The big four supermarkets have been “focusing on the wrong thing” and need to refocus on their customers to revive the sector, incoming Morrisons chairman Andrew Higginson has claimed.
In a frank speech at the IGD Convention, taking place today in London, the former Tesco executive - who takes up the Morrisons chairmanship next year - said the big four had “not focused on the customer or the discounters” in recent years.
“They’ve focused on each other,” Higginson said. “The market dialogue has been how they are all cheaper than each other but customers know they are not the cheapest so they have voted with their feet.”
Discounters like Aldi, Lidl and B&M Bargains, he said, had “not become cheaper, the supermarkets had become more expensive. The discounters read the customer better through the recession”.
He urged the big four to “be themselves and focus on their own stall”. They also needed to rethink relationships with suppliers.
“We need to start creating partnerships with suppliers, not just talking about partnerships.”
And he added: “These are extraordinary times. The industry has gone in the wrong direction but by refocusing on their customers, it has the chance to recover.
“In an industry that teaches you the difference between simple and easy, getting it done will be the key. By getting it done, I mean rejuvenating partnerships with suppliers and looking after staff. Boards need less hubris and need to focus on how to serve their customers well.”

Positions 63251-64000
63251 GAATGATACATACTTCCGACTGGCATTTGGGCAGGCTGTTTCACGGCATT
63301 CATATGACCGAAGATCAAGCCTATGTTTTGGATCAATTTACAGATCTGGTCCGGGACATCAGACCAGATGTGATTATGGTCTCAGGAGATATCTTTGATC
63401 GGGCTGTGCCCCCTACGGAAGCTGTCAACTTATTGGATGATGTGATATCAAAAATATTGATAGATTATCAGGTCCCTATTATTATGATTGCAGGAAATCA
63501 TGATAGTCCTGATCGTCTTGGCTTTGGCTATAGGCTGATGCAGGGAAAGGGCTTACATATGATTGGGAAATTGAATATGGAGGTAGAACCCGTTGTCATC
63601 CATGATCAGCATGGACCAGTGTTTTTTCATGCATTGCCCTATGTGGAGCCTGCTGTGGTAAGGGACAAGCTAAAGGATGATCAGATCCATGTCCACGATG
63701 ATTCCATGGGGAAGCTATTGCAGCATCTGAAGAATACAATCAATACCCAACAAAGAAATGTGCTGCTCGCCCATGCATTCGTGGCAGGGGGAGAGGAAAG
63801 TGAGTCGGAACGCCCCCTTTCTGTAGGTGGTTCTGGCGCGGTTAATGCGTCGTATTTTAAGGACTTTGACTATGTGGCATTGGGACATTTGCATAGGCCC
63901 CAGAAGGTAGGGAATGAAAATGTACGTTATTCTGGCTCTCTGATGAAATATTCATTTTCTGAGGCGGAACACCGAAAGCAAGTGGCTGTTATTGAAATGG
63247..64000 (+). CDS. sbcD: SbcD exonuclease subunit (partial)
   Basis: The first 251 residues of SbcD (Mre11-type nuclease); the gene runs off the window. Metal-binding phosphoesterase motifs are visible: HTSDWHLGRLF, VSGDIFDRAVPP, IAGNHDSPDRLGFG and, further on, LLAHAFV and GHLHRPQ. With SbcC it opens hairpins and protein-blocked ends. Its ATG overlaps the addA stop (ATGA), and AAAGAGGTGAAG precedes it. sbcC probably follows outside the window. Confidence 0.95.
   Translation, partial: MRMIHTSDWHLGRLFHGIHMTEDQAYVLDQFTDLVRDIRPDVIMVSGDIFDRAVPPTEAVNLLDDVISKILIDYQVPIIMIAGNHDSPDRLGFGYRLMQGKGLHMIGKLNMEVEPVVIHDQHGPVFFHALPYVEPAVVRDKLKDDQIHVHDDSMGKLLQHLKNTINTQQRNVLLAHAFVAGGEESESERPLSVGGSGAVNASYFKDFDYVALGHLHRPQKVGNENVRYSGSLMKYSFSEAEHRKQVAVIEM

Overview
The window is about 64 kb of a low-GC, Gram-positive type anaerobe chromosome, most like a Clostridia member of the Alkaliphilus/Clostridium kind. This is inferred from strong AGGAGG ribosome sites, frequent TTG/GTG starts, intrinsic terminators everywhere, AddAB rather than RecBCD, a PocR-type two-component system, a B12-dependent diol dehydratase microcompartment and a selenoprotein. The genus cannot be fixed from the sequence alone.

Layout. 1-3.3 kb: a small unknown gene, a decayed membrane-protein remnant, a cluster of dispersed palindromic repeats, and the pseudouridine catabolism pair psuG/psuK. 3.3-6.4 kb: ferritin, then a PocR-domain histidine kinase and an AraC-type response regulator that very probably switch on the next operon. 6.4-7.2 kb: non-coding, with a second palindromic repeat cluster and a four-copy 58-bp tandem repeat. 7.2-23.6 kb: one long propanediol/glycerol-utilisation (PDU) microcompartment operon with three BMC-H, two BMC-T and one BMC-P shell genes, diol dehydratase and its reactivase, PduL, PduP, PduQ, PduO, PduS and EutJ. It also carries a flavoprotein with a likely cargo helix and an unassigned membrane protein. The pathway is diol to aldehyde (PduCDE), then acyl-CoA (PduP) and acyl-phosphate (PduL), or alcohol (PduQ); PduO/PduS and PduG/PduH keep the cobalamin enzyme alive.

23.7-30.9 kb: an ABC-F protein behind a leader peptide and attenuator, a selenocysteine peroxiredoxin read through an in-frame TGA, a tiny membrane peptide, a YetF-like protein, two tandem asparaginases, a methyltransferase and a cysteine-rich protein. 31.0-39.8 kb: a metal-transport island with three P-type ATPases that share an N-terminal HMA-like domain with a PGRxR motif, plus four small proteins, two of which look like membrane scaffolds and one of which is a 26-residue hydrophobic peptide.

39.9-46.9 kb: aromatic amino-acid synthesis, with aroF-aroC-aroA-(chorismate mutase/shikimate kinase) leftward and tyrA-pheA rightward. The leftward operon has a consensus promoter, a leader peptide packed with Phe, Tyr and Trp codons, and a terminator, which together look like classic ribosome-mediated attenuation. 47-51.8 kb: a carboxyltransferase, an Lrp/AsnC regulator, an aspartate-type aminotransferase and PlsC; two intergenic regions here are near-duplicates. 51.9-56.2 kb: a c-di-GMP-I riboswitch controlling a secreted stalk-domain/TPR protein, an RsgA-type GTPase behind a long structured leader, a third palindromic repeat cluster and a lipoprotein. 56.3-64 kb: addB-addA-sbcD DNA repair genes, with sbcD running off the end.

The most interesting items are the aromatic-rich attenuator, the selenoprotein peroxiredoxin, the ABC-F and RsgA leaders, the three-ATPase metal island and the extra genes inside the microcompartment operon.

He also conceded that Tesco had been “a weak player in the industry for a couple of years, which has made the market weak”.
“For the leader to be off form is not good for the whole industry,” Higginson said.
‘When the roof fell in’
Also speaking at the IGD Convention earlier today, The Co-operative Group CEO Richard Pennycook revealed the worst moment in the last year at The Co-op had been when the Paul Flowers scandal was revealed.
“We thought we had fixed everything, the Queen had just visited, and we were all ready to say we were moving forward, but it unleashed The Co-op into a new crisis.” He described the moment as “when the roof fell in”.
Despite a long career in turning around companies, Pennycook said The Co-op’s crisis had been his “biggest challenge” because it was such a unique organisation.
“If you look at Woolworths, there was a lot of nostalgia attached, but it was not meaningful enough. The Co-op plays a really important part in people’s lives and the response has been great for us.”